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I have been writing this goodbye in my head for a while now.

When I took this job at Streetsblog nine years ago, it seemed like a risky decision. I could have tried to stay at the government planning organization where I was working — in a basement — until I retired on a pension.

But working at Streetsblog seemed like a lot more fun. Prior to that, I had always been interested in cities and always been a cyclist and a transit supporter. But I had never been exposed to the ideology people had just started calling "urbanism," that tied it in with strong ideas about parking and zoning and land use.

Right away, though, it "clicked" for me. I thought it was exciting and progressive. It was great to find something that felt like such a good fit.

At the beginning, I mostly learned from our readers and my editor. Originally my job was partly helping "syndicate" Streetsblog Network blogs. There were as many as 400 of them from all over the country and world. And so I was reading the thoughts of all these local activists like Bill Lindeke in St. Paul and Kristen Jeffers in South Carolina (at the time) and Michael Andersen in Portland. We would sometimes debate things, but mostly we agreed we could have a healthier, more equal, more sustainable society if we reduced our dependence on driving.

I felt a lot of camaraderie and admiration — still do — for these mostly younger city dwellers, who were trying to improve their cities, like I was.

To my surprise, working at Streetsblog ended up being pretty stable. In the nine years I have been doing this, so much has changed. When I got started no one had dreamed of e-scooters. Barack Obama had just proposed high-speed rail as part of the stimulus bill. It was an optimistic time for the field.

Over the time I've worked here, I've seen projects planned, voted on and brought to fruition.

I got married and had two kids. And that changed the way I traveled. It turned me from more of a cycling advocate to more of a pedestrian advocate — an area I thought was under-explored and under-resourced.

Lately, just in the last few years I even finally got interested in cars (*cough cough* SUVs) and how they were impacting our issues. I believe I was the first one in the field to point out that SUVs may be responsible for the increasing number of pedestrian and cycling deaths. We reported that about a year before the Insurance Institute for Highway Safety and the Detroit Free Press confirmed it.

We also reported on the Koch Brothers' network shady efforts to undermine public transit before it was well known. It was later covered by the New York Times.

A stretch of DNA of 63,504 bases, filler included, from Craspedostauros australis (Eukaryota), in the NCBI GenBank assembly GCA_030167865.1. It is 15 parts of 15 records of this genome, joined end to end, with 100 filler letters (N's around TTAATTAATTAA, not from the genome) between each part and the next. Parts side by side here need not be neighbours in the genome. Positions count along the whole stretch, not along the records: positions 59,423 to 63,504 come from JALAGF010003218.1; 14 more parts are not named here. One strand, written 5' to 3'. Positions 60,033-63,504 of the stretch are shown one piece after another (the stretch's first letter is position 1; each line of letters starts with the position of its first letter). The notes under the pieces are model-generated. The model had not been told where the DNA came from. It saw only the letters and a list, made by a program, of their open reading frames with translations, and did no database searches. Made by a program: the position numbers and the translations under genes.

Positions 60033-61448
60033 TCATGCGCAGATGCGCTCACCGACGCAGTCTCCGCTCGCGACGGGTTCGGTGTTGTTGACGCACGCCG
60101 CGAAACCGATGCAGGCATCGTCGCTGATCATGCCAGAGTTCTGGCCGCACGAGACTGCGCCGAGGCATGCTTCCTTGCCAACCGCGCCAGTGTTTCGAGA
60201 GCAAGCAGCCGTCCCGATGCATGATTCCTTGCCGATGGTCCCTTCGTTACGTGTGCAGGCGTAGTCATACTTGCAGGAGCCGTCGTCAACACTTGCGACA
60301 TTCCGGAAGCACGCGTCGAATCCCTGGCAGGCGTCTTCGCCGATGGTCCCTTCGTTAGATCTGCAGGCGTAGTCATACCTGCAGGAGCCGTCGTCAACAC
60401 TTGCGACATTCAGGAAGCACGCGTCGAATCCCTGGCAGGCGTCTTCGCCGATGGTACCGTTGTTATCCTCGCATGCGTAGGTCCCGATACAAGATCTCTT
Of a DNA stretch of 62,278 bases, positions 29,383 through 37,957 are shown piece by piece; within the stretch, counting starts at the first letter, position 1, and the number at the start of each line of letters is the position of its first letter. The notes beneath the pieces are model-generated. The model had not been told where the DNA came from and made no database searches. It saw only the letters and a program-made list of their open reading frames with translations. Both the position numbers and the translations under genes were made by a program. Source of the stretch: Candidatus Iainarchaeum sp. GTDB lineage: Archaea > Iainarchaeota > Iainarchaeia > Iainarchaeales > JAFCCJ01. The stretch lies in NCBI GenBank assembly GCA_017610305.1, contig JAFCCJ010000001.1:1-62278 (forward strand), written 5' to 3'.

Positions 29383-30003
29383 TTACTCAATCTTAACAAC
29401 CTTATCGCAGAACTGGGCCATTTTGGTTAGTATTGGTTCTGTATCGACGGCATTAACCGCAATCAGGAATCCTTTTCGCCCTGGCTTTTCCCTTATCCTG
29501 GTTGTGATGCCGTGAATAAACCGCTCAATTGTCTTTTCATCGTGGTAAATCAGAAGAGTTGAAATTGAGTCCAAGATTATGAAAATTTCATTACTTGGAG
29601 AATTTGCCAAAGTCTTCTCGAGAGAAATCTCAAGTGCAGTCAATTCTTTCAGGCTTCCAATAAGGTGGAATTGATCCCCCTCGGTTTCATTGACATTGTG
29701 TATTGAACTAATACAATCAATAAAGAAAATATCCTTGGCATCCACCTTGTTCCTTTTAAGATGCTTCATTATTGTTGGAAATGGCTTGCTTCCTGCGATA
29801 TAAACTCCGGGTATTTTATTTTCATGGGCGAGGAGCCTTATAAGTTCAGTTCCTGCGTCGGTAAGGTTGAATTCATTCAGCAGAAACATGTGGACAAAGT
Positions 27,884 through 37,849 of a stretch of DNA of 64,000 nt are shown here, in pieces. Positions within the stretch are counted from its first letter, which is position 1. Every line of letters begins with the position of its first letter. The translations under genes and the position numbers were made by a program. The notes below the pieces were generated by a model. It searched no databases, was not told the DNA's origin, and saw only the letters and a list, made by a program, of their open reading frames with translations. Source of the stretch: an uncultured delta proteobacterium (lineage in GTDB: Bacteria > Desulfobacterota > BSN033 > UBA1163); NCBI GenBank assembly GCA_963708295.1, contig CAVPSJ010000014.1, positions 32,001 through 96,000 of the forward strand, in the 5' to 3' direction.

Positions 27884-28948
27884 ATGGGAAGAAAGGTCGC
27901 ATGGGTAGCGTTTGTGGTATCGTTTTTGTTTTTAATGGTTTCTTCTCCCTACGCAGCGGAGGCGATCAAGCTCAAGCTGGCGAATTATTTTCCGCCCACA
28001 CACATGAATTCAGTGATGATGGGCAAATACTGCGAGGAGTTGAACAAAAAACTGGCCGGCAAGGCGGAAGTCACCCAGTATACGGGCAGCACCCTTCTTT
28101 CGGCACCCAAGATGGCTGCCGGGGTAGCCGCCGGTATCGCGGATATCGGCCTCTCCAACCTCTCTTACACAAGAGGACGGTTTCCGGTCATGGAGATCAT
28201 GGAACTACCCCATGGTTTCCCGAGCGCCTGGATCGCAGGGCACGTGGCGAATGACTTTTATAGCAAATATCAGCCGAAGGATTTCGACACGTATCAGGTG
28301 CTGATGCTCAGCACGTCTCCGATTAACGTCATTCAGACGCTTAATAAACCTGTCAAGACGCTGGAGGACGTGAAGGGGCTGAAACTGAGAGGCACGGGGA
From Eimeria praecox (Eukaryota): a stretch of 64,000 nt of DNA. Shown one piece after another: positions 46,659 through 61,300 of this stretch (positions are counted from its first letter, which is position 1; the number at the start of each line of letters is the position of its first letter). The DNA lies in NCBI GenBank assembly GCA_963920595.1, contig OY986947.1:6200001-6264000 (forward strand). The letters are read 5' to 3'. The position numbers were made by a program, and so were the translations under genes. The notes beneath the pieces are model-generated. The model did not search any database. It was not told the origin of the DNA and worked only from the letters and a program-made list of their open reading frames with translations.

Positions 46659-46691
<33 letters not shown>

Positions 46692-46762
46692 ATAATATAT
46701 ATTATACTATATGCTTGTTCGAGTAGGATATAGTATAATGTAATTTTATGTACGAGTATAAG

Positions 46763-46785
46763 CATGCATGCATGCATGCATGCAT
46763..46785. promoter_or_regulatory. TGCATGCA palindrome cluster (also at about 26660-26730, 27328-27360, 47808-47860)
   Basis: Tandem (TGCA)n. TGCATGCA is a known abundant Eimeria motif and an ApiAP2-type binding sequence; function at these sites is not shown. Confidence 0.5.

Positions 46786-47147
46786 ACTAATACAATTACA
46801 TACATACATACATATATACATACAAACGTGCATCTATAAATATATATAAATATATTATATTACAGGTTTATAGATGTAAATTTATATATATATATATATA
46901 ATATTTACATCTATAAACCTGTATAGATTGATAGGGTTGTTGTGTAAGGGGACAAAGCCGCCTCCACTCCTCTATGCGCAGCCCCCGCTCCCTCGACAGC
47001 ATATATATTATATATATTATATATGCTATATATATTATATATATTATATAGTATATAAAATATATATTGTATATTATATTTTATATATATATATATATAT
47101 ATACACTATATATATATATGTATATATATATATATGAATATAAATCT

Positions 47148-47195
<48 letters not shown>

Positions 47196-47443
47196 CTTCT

At some point, I decided instead of wasting my evenings on Facebook and Twitter, I should try to take a lot of the stuff I'd learned in all my reporting at Streetsblog and dive deeper into one topic. This spring, I signed a deal to write a book about the pedestrian safety crisis in America with Island Press. It will be published next fall.

Sometimes I try to take stock of where we are as a movement. In some ways, I feel disappointed. Biking growth has leveled off nationally. Uber and Lyft have added all these additional cars to the roads. Cities in the sun belt, many of them, still resist safety improvements even as they lose hundreds of residents a year and the threat of climate change becomes more and more urgent.

But in some ways, it's amazing how far we've come as well. These ideas have become much more mainstream. We're starting to see mandatory parking minimums disappear. More and more cities like Indianapolis and Tampa and Raleigh, and Atlanta and (fingers crossed) Detroit are voting to raise taxes to build a more transit friendly city. Paired with some of the vehicle automation stuff happening, I think we could see a city — maybe Seattle or Minneapolis or San Francisco — actually achieve zero deaths within a decade or two perhaps.

I'm rambling. But what I'm trying to say is, I love you guys. The readers who are so selflessly trying to make a contribution where they live. Everyone who challenged me and taught me something or called me out when I was wrong or missing something important. Everyone who got drinks with me when I came into their town or vice versa. That was so fun and cool for me.

Thank you to Streetsblog Publisher Mark Gorton and to my editors, Ben Fried (former) and Gersh Kuntzman (current), plus everyone I worked with. There are too many to name, Tanya Snyder, Noah Kazis, David Meyer, Clarence Eckerson Jr., Aaron Naparstek. I was really so lucky to have the opportunity to do such a fun and unusual job. In hindsight, I wasn't always right, but tried to do my best.

I don't know what I'm going to do next. But I have some ideas and a few things cooking. I'd like to try to help cities (and, really more important, suburbs) implement some of basic changes to save pedestrians' lives: things like bus shelters, streetlights and leading pedestrian intervals, especially in neighborhoods that haven't been well served.

Because I really believe in what we were trying to do here.

If you want to stay in touch follow me on Twitter @schmangee or you can email me personally by clicking here (I'll send you an email when the book comes up for pre-order if you'd like). I'll be doing some speaking this fall in Portland, Seattle and Detroit as well.

Thanks again! Keep fighting the good fight.

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